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Also Known As

Bony protrusions in foot


Sidebone is a condition in which cartilage tissue in the foot ossifies and bony protrusions develop. It is caused by lack of movement within the foot due to improper shoeing and/or trimming or by trauma to the foot.

Since cartilage does not have blood vessels that supply nutrients, the cells are normally nourished by "diffusion" through physical vibration and movement as they interact with surrounding tissues.

Without this movement, cartilage tissue becomes damaged. For the most part, sidebone has been largely ignored by veterinarians and horse handlers who do not see it as a problem, partly because it doesn't lead to lameness in most cases.


  • Small areas of calcification felt when palpated
  • Ossification of cartilage usually found when X-rayed


The main causes of sidebone are hoof concussion, repetitive motion injury, imbalances caused by conformation faults, and improper trimming and shoeing. Improper trimming and shoeing may be factors in hoof concussion and repetitive motion injury since they lead to faulty movement of the cartilage and bones within the foot.

Heavy horses working on hard surfaces are most prone to sidebone, and it is often seen in hunters and jumpers. The development of sidebone often indicates that other changes to a horse's feet may be occurring, such as navicular disease or ringbone, as a result of the decrease in the natural shock absorption capacity of the horse's hoof.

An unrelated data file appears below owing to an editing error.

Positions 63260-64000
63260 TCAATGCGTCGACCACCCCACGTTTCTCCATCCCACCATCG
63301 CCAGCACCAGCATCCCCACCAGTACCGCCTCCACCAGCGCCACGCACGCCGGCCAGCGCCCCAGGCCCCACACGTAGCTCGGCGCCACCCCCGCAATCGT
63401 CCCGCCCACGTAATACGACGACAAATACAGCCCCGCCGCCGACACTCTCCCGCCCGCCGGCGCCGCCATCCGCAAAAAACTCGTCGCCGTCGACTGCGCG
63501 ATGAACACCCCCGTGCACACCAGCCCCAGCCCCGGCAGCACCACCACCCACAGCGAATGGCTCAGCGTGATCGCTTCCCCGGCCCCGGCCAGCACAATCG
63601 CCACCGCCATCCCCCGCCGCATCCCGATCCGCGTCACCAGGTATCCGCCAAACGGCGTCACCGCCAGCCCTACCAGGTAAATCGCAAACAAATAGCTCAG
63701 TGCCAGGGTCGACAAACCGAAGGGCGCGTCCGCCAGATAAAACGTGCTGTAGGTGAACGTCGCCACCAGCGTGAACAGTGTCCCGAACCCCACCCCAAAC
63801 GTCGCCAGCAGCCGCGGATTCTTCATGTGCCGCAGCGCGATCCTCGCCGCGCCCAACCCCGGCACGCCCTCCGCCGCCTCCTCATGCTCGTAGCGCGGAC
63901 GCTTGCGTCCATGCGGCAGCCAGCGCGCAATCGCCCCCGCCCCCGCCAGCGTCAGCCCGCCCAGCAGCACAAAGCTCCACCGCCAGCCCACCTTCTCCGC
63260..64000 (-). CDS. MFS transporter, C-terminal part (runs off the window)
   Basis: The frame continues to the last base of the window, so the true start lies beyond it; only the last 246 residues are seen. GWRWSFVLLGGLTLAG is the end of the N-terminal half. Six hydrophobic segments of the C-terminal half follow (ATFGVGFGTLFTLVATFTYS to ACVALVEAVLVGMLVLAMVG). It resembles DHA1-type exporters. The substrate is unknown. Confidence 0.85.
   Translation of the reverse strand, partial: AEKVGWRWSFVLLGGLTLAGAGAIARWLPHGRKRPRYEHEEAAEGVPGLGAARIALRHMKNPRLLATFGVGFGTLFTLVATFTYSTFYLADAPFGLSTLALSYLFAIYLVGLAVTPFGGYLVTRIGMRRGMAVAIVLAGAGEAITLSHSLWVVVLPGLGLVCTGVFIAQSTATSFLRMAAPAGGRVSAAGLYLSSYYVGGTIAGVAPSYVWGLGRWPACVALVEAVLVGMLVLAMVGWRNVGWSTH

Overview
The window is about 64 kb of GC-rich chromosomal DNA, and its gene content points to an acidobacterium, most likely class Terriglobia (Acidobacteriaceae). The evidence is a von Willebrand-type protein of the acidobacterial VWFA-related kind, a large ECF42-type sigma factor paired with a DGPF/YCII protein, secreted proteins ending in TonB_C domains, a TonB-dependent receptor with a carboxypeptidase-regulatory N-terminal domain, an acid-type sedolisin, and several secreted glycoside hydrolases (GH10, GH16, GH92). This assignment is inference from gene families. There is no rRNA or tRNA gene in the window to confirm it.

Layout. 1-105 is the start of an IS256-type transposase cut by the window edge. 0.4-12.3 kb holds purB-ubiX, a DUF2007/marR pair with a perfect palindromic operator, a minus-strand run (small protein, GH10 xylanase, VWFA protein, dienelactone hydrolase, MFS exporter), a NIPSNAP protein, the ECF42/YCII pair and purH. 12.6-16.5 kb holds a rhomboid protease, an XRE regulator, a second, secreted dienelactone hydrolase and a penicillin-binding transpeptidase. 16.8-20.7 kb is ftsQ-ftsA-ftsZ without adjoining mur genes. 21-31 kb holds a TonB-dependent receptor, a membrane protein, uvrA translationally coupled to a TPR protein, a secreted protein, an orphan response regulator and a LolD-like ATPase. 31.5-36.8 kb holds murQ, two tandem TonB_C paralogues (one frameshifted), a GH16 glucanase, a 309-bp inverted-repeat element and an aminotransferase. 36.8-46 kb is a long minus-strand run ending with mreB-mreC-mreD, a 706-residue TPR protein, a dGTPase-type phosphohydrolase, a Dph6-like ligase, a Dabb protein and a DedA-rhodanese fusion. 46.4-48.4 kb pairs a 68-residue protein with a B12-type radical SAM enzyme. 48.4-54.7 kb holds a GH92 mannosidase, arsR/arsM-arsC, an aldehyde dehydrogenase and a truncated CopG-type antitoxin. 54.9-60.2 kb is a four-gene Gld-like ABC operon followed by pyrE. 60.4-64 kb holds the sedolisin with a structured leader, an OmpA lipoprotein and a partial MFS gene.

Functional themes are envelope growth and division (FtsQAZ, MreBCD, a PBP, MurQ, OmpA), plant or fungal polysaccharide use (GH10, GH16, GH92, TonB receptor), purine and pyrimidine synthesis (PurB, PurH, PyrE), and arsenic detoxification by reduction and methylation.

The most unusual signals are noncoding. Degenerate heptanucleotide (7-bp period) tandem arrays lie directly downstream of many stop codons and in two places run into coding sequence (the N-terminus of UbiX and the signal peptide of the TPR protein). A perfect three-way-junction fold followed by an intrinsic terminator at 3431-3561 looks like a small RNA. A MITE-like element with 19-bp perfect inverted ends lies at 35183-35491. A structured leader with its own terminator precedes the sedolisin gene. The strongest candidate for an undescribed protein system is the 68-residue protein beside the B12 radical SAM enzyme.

Some horses appear to have a hereditary predisposition to sidebone because of conformation. Horses with narrow, upright feet or unbalanced feet, especially those that toe in or toe out, seem prone to the condition. Also, draft horses or horses with heavier builds are more likely to develop sidebone than lighter weight horses.


Keeping the horse's hoofs properly trimmed and shod is the best prevention. The farrier should use trimming and shoeing techniques that maximize movement and circulation in the foot, leading to good cartilage health. Barefoot horses that have properly shaped feet and are allowed freedom of movement seldom get sidebone. Extra sole, wall, and bar material, and steel shoes should be avoided whenever possible.


Stall rest and non-steroidal anti-inflammatory drugs are helpful in the treatment of sidebone. If proper shoeing and trimming, rest, and anti-inflammatory drug treatment don't work, neurectomy of the palmar digital nerves by a veterinarian may be necessary. In this case, care must be taken that the horse does not suffer further injury because of the lack of pain created by severing the digital nerves in the foot .

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EquiMed staff writers team up to provide articles that require periodic updates based on evolving methods of equine healthcare. Compendia articles, core healthcare topics and more are written and updated as a group effort. Our review process includes an important veterinarian review, helping to assure the content is consistent with the latest understanding from a medical professional.